China– A threat to the South China Sea?


May 3, 2017

China– A threat to the South China Sea?

by Mark J. Valencia @www.eastasiaforum.com

Image result for China--A Threat to the South China Sea

When reporting on the South China Sea, it has become commonplace for media around the world to draw upon think tank research detailing China’s developing military capable facilities in the region. Some use the information to bolster campaigns to convince the US Trump administration that China presents an imminent threat to the country’s interests, including freedom of navigation. But the deepening drumbeat for the US to militarily confront China in the South China Sea should be considered with a healthy dose of skepticism.

One report by the Asia Maritime Transparency Initiative (AMTI) at the Centre for Strategic and International Studies describes China’s latest construction projects in the South China Sea, concluding that it ‘can now deploy military assets including combat aircraft and mobile missile launchers to the Spratly Islands at any time’. This is fact. But the AMTI director also warned in a subsequent interview to ‘look for deployment in the near future’. This implies that China intends to use these facilities to do so. This is supposition.
Image result for China--A Threat to the South China Sea

US Aircraft Carrier US Carl Vinson

Australia’s Lowy Institute released a similar report fretting that ‘these strategic outposts will permit Beijing to enhance its power projection capabilities and establish anti-access zones right across the South China Sea’. There are many bad things that could happen in the South China Sea. But that doesn’t mean that they will.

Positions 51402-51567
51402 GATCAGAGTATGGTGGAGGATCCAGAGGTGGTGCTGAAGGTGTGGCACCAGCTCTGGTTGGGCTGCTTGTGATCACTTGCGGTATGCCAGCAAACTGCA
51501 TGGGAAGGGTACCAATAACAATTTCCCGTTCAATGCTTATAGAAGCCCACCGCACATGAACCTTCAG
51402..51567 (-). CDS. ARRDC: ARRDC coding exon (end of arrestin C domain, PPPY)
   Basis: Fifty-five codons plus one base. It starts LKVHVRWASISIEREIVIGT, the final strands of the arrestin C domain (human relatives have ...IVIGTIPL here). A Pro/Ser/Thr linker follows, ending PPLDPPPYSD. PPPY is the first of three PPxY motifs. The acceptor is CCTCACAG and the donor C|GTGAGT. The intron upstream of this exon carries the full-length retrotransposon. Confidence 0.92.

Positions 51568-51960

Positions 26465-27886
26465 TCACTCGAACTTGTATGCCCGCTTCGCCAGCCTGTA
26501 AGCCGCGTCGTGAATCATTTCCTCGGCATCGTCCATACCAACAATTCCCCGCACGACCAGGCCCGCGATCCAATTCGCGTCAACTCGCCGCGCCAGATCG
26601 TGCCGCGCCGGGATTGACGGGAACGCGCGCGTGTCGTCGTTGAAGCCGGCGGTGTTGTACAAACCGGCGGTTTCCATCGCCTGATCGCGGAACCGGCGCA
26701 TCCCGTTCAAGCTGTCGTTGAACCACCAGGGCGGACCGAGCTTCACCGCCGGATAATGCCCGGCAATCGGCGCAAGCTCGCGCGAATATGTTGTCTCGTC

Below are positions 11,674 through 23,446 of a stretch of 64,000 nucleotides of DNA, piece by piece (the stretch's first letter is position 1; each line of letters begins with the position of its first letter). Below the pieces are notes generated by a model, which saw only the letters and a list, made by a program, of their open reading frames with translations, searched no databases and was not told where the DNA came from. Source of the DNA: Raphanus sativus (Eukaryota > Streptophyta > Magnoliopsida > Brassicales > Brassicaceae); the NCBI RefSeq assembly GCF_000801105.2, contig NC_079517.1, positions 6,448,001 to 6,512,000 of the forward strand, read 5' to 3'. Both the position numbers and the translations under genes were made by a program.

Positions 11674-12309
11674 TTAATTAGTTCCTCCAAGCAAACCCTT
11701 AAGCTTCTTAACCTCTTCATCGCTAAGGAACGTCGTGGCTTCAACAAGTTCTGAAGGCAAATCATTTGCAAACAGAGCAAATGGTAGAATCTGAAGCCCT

Media distortion flourishes when academic analysts themselves push US-slanted research. Let’s take the concern that China will interfere with freedom of commercial navigation. Media articles often cite the more than US$5 trillion trade that transits the South China Sea. The obvious inference is that China may use their facilities to disrupt this trade. This is possible. But China has not done so, is unlikely to do so and maintains it will not do so. China’s economy depends on seaborne trade through the South China Sea, which would likely be interrupted in a conflict.

The United States has cleverly conflated freedom of commercial navigation with the freedom to undertake provocative military intelligence, surveillance and reconnaissance activities (ISR). The US argument is that freedom of navigation is indivisible and includes both commercial navigation and US IRR probes. The United States then argues that China’s interference with its military vessels and aircraft in and over China’s exclusive economic zone (EEZ) violates freedom of navigation. But China argues that it is not challenging freedom of navigation itself, only the abuse of this right by the US military in its EEZ.

US ISR missions include active ‘tickling’ of China’s coastal defences to provoke and observe a response, interference with shore to ship and submarine communications, ‘preparation of the battlefield’ using legal ambiguities to evade the scientific research consent regime, and tracking of China’s new nuclear submarines for potential targeting as they enter and exit their base. In China’s view these are not passive intelligence collection activities commonly undertaken and usually tolerated by most states. Moreover, they are not uses of the ocean for peaceful purposes as required by UNCLOS, but are intrusive and controversial practices threatening the use of force which is prohibited by the UN Charter.

Western think-tank research seems often one-sided and focused on ‘outing’ China. More balanced analysis would pay equivalent attention to other claimants’ activities — particularly those of the US navy and its own ‘militarisation’ of the South China Sea. While China might present a problem for the US navy in encounters close to the Chinese mainland, the United States still maintains the overall military advantage in the South China Sea. It currently operates with combat military vessels and aircraft as well as manned ISR assets. It is also deploying aerial, surface and underwater drones to the area.